“We want to ensure that generation after generation can continue to participate in the outdoor hobbies they enjoy, whether that be photographing wildlife, hunting, birding, or just being immersed in natural surroundings,” Johnson said.

In addition to assessing waterfowl production capabilities on certain tracts of land, HAPET biologists also determine the effect of on-the-ground management activities predicted to benefit others birds of concern. For example, HAPET researchers are leading a study that examines the effects of woody vegetation removal on grassland nesting birds.

“We survey the number of birds in a particular area prior to and after tree removal activities,” HAPET researcher Diane Granfors said. “Grassland birds are declining more rapidly than any other bird group, so understanding the effectiveness of tree removal is critical.”

HAPET also contributes to the region’s conservation ethic by providing opportunities for children to become “citizen scientists.” HAPET bands upwards of 1,000 ducks annually, and recruits the help of students to get the job done. Duck banding alongside HAPET biologists engages children in the principles of natural resources management and scientific design, while giving them a hands-on opportunity to learn wildlife biology.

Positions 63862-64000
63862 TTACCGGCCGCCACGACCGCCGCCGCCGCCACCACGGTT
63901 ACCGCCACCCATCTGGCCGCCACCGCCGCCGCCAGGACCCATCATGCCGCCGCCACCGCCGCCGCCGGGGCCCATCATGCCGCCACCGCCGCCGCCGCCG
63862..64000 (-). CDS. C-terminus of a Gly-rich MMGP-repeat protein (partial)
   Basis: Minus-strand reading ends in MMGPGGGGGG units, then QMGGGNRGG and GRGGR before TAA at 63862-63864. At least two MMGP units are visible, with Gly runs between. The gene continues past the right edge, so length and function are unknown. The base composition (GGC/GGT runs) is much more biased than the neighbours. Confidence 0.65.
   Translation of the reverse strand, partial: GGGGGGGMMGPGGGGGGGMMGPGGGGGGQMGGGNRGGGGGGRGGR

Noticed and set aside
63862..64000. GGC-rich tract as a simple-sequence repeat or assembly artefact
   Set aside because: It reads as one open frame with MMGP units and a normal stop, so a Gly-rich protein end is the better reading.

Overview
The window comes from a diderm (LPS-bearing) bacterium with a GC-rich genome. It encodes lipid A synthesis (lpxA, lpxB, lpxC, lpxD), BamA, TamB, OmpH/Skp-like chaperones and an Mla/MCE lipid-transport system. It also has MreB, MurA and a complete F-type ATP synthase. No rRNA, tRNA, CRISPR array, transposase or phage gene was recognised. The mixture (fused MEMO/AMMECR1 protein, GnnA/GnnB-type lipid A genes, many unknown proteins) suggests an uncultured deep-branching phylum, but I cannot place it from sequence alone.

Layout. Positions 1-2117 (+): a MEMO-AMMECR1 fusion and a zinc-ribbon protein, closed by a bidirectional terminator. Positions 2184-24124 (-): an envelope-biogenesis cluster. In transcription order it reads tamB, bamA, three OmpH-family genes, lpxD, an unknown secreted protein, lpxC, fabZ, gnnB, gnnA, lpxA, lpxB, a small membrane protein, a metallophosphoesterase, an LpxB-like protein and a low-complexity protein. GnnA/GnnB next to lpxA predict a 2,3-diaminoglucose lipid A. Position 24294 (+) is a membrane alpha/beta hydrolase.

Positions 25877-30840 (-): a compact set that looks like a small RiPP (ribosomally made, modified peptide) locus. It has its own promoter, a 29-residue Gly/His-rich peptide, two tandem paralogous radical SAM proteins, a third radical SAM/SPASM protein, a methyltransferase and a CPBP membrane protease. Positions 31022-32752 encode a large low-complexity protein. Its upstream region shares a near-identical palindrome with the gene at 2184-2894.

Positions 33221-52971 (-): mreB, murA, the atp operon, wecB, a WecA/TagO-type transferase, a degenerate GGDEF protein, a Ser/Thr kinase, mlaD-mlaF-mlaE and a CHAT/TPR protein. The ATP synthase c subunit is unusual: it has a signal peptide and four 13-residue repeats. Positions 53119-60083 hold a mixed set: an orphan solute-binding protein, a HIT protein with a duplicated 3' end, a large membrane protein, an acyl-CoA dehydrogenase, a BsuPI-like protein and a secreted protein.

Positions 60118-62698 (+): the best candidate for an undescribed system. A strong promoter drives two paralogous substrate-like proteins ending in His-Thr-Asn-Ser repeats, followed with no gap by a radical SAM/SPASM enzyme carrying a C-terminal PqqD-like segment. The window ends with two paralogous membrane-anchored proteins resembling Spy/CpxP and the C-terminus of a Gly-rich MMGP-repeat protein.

“The natural resource profession will be responsible for addressing the conservation issues affecting the Prairie Pothole Region for many years into the future,” Johnson said. “Educating future generations on how sound science can help save a species is critical. They will have our jobs one day, and the more experience we can provide them early on the better.”

Restoration of the wetlands and grasslands of the Prairie Pothole Region remains a top priority for the U.S. Fish and Wildlife Service. As a practitioner of strategic conservation, the HAPET works closely with multiple conservation partners to expand the knowledge base to address conservation challenges in the Prairie Pothole Region. From strategic planning and evaluation for migratory birds, to monitoring for wetland waterfowl, the HAPET conducts key data collection and analysis to help inform landscape level decision making by other Service and partner programs.

“Efficiently restoring habitat complexes demands a targeted and coordinated approach to conservation,” Johnson said. “The technical assistance that HAPET provides to the Service and its partners strengthens our scientific credibility. The data that comes out of this office directly benefits the species and habitats that require our efforts to survive.”


Last updated: September 8, 2009